But Ms Waikenda said the changes have been explained to the companies and accused “some alarmists” of inciting multinationals on the policy after loopholes for bringing unskilled labour into the country were sealed.
“Most companies have reported serious delays in the processing of work permits, special passes and foreign registration cards. They suspect that this could be a result of a new policy direction under the new government,” reads part of an August letter to Ms Waikenda from Kepsa.
In the letter, the industry lobby requested a meeting with the director to help the companies understand the new policy direction on immigration “with a view to developing a sustainable and mutually beneficial agreement with the government”.
Yesterday, Ms Waikenda said she would soon host the multinationals to thrash out the issues raised.
“We are not locking people out. It is a delicate balancing act because some companies have been importing unskilled labour, and those are the ones I suspect must be feeling offended.”
A source at Kepsa, who sought anonymity, said “it is unlikely” multinationals would bring unskilled foreign labour to Kenya, unlike “smaller firms” and individual investors.
“This issue is highly emotive because Kenyans will always support any action perceived to be creating jobs for them. But, looked at closely, a policy that will force multinationals to relocate their headquarters just because government wants to lock out a few senior managers will end up costing hundreds of Kenyan jobs,” he said.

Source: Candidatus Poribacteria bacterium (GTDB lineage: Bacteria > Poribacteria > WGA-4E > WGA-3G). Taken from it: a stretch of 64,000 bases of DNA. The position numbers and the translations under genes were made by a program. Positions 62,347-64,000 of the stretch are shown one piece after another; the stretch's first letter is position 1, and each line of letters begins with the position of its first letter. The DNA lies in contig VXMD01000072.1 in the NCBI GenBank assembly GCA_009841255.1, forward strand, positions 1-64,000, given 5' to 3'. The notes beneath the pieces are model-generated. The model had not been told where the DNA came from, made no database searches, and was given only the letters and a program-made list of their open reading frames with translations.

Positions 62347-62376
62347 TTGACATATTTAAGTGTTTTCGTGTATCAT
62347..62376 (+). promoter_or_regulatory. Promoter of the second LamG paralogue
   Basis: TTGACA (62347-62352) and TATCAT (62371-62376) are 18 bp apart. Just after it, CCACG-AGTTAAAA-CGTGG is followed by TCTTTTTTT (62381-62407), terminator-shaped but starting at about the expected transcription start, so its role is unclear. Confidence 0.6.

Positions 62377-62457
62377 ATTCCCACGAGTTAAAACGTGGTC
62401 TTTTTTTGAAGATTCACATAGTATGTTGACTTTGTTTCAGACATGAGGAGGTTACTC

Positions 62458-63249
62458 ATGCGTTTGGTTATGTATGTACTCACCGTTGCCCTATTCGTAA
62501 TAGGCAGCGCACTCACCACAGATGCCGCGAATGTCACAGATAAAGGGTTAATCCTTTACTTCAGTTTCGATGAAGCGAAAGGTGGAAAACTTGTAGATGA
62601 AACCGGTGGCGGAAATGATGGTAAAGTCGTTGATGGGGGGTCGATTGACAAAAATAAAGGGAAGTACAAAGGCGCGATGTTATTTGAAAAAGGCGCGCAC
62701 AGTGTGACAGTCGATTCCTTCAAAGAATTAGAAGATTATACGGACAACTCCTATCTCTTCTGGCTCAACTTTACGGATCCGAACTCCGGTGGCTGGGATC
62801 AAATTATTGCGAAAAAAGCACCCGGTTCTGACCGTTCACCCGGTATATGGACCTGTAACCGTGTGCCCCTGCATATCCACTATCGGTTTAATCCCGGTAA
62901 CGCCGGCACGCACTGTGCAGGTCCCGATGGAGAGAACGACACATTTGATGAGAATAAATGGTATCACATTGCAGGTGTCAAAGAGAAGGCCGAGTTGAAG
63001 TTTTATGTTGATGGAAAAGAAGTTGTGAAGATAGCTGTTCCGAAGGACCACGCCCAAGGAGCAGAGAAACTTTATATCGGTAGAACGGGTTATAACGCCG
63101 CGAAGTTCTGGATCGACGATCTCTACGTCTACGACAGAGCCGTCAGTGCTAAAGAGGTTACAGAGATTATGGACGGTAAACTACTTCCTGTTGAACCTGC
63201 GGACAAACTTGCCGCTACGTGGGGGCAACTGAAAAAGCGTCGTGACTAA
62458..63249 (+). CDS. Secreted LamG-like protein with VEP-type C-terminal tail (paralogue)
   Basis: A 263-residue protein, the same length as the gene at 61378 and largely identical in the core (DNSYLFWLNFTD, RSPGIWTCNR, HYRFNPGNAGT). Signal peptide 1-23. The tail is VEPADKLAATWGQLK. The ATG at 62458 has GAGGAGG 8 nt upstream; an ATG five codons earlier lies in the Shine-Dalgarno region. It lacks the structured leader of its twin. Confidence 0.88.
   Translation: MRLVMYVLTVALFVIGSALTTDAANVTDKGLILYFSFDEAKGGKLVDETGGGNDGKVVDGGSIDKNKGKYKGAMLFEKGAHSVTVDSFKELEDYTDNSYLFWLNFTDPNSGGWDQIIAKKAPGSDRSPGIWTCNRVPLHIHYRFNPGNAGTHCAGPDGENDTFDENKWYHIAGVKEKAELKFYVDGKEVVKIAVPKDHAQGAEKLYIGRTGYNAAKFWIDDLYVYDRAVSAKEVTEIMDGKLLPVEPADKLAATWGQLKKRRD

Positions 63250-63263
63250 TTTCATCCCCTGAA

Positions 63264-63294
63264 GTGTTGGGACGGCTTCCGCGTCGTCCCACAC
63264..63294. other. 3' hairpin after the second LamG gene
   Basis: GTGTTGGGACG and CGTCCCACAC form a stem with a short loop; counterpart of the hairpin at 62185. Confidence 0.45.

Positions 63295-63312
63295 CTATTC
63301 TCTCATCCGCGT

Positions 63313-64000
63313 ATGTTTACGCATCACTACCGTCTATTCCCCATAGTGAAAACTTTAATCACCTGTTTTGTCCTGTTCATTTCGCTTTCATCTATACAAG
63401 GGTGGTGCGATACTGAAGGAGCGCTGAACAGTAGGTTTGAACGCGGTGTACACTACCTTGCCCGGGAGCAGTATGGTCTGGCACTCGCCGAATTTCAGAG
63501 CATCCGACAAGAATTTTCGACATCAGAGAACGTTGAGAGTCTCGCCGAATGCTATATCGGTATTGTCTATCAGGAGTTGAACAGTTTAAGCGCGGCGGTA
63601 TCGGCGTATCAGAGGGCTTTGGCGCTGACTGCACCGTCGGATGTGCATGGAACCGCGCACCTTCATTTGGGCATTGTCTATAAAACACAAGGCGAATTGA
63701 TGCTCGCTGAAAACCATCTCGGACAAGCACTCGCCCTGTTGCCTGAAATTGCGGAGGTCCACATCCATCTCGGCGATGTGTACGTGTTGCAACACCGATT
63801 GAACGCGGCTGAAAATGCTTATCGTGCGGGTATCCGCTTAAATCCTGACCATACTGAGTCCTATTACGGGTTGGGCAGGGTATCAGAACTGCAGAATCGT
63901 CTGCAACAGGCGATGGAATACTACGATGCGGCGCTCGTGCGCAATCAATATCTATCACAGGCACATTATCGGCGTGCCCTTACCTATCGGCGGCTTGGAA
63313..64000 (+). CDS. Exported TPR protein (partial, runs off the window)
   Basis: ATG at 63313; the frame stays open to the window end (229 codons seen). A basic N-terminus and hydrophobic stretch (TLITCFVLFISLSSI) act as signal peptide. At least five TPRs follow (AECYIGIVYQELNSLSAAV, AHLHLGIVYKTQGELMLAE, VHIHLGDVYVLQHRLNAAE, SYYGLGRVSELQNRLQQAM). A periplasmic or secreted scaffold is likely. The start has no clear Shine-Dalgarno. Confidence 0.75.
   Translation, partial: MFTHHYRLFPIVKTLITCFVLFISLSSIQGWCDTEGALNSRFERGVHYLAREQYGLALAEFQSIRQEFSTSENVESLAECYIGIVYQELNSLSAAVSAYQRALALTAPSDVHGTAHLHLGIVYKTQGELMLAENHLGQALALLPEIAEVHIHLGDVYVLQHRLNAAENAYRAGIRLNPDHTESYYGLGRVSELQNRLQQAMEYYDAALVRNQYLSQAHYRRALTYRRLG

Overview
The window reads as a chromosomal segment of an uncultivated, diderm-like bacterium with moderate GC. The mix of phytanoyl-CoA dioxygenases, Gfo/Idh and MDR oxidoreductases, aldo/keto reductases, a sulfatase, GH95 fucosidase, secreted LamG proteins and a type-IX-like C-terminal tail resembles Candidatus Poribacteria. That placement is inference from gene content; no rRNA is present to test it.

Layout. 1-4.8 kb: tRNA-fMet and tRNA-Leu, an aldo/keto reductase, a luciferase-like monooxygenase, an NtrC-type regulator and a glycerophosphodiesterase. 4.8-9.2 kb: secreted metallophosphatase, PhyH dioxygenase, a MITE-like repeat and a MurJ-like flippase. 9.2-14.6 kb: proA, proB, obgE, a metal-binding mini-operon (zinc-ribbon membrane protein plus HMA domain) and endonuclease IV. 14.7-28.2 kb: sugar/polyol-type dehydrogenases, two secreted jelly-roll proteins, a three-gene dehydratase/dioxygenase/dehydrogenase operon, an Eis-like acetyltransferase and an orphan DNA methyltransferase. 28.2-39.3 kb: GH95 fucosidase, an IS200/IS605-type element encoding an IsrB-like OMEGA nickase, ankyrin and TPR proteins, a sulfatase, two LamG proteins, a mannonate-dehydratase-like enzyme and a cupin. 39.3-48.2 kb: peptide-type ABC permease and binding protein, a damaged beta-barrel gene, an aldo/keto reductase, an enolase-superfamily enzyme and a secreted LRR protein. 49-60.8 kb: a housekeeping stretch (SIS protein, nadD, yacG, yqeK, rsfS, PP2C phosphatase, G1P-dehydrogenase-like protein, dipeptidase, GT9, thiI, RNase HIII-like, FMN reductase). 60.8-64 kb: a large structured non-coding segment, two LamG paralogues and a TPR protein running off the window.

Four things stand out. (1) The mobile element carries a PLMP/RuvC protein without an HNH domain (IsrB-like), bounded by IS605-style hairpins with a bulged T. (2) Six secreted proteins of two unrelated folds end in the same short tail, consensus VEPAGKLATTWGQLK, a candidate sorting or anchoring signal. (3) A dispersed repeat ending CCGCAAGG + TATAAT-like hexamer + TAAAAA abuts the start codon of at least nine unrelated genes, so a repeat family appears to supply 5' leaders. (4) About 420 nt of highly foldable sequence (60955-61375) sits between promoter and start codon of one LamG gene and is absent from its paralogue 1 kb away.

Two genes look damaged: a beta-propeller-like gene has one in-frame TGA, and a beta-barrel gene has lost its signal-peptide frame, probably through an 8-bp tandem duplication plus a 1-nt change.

Kenya Association of Manufacturers chairperson Betty Maina terms the policy as defeatist.
“The net effect is that if the human resource managers of these multinationals experience difficulties obtaining work permits for other nationals in Kenya, then they will retaliate and shut Kenyans out of jobs elsewhere,” she said.
Ms Waikenda said the government was alive to this possibility and would implement the policy in a manner that will not jeopardise the employment of Kenyans in the international arena.
But Ms Maina (inset) said the policy is being implemented in a blanket and haphazard manner which will even require major private investors to include understudies in their applications — something she said is not practical.
“We need to temper this policy and avoid sending the wrong message to investors.”
In the past, companies like Proctor and Gamble and Reckitt Benckiser have had to relocate their manufacturing plants from Kenya due to a harsh business environment, and similar moves by other multinationals could cost the government huge losses.
Kenya hosts African headquarters of at least 14 multinationals, including General Electric, IBM, Toyota, Standard Chartered Bank, Bharti Airtel, Coca Cola, Google, Chartis, CCTV, China Radio International and Xinhua.
Several other multinationals have offices in Kenya that serve the East and Central Africa region, such as LG, Sony, Blackberry Limited and PricewaterhouseCoopers.
Kenya dropped eight places in last year’s World Bank Doing Business report, from position 121 the previous year to 129.